We can’t back away from these difficult conversations, including those involving spiritual matters. The ill patient, particularly if seriously ill, always has questions that he or she hadn’t asked until illness forced the issue. The human spirit is strong and wants one thing: to love and to be loved.
For instance, I had a patient who asked me point-blank what his chances of dying were. I told him he had a 50-50 chance of dying. He needed to know because he wanted to repair a broken relationship with his son; he had reached out before but had been rebuffed. I asked for the son’s phone number, called the son, explained that I was his father’s doctor, revealed his father’s prognosis, and shared his father’s wishes. I handed the phone to the patient and left the room while they talked. A few days later, the son flew in to be with his father and reconciliation occurred. Those are the moments I live for: those moments when I can turn an awful disease into a meaningful family connection.
As physicians, we have a unique bond with the patient and his or her family that few others will ever have. If we ignore our patients’ questions, we are missing out on an important part of medicine.
What are the biggest challenges to successfully mentoring?
At the fellowship stage, intelligence actually plays an extraordinarily small part in teaching because, at this point, our students have already been vetted at three stages: they got into medical school, they got into their internship program, and they have started their hematology/oncology training program. So, the question of whether these fellows are smart or ambitious is not much of an issue.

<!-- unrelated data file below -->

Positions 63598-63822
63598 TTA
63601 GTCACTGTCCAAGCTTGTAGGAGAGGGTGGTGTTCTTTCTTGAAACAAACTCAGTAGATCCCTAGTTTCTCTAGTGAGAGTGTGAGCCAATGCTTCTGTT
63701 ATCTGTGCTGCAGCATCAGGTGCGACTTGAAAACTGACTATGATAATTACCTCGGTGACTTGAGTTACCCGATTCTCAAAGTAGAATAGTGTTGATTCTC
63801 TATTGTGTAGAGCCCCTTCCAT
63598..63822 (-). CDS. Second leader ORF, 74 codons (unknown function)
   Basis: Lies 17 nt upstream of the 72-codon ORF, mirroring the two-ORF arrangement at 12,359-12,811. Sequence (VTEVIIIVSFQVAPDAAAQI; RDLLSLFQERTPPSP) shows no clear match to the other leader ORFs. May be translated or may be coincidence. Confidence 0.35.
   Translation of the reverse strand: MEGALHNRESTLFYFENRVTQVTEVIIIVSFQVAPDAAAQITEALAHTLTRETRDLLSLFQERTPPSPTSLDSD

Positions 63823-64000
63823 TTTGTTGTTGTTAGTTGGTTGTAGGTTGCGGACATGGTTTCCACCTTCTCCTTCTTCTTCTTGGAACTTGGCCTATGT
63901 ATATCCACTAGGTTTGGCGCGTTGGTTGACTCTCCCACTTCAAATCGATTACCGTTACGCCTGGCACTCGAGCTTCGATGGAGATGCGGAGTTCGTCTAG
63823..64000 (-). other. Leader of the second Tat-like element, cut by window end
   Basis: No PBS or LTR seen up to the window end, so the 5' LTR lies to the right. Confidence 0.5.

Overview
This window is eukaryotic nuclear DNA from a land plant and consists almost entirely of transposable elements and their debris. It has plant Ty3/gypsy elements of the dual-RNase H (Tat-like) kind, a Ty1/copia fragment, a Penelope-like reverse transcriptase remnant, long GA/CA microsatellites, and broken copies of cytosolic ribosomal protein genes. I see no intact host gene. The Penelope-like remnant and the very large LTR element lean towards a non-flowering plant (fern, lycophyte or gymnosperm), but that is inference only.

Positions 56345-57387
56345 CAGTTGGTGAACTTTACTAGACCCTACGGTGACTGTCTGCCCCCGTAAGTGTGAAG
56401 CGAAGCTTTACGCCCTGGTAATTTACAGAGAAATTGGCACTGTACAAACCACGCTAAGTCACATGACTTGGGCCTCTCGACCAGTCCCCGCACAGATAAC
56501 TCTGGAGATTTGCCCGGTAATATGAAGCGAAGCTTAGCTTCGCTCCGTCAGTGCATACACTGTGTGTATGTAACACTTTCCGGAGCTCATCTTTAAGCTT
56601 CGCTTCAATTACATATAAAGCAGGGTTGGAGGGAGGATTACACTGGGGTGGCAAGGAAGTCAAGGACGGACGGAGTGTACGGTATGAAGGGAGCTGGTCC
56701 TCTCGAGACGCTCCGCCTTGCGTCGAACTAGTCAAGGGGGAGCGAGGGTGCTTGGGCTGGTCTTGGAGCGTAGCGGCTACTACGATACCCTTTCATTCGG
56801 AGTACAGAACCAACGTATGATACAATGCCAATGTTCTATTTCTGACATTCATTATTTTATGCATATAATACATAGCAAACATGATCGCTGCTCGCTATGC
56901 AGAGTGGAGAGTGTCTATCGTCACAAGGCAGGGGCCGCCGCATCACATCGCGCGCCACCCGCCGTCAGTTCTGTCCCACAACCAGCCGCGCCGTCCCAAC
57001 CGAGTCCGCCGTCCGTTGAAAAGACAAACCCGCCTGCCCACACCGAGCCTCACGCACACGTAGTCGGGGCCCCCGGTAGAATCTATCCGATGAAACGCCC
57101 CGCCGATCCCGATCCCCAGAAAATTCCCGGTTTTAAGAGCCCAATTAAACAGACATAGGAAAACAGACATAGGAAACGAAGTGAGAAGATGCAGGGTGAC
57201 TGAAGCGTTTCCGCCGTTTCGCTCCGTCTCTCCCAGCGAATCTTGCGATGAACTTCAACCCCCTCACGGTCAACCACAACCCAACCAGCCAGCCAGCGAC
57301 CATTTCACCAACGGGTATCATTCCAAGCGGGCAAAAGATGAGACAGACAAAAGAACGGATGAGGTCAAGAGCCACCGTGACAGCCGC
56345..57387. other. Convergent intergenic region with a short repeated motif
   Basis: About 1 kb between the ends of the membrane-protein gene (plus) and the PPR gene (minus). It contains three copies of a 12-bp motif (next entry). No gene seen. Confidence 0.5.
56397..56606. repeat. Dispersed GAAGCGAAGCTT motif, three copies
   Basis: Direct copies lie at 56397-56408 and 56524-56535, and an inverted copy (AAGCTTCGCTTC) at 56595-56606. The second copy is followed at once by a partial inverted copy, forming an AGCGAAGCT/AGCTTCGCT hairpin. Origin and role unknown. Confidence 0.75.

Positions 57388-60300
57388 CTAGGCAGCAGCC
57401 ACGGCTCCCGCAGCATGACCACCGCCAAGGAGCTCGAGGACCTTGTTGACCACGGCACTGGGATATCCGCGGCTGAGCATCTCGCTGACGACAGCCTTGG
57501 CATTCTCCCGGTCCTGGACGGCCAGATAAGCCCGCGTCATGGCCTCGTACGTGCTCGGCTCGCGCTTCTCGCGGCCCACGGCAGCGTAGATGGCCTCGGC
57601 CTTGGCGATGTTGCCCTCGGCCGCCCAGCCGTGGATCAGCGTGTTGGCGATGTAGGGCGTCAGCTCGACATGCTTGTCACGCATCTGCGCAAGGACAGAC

While knowledge is not the biggest barrier to teaching trainees, the breadth of knowledge is very broad. I often say that about 95 percent of what an oncologist sees is going to be 10 or 20 common diseases (breast, lung, pancreas, colon, kidney, brain cancers, etc.). In hematology, however, we have hundreds of different diagnoses, yet you might only see only 10 of those in your entire career, but you have to be ready for them at any time. Some people might not enjoy the diagnostic chase, but I love it and thrive on it.
Intellectually, we know that a first-year resident is knowledgeable; problems that arise are largely behavioral, so it falls on the faculty to mold that behavior into the behavior of a good physician. Behavioral problems range from a lack of sensitivity, a poor bedside manner, and I have even had trainees who admit to not liking people.
The range of activities as a mentor is quite broad. Challenges can be elusive and one needs to be constantly receptive to even the smallest of hints that come our way in order to be the most effective physicians.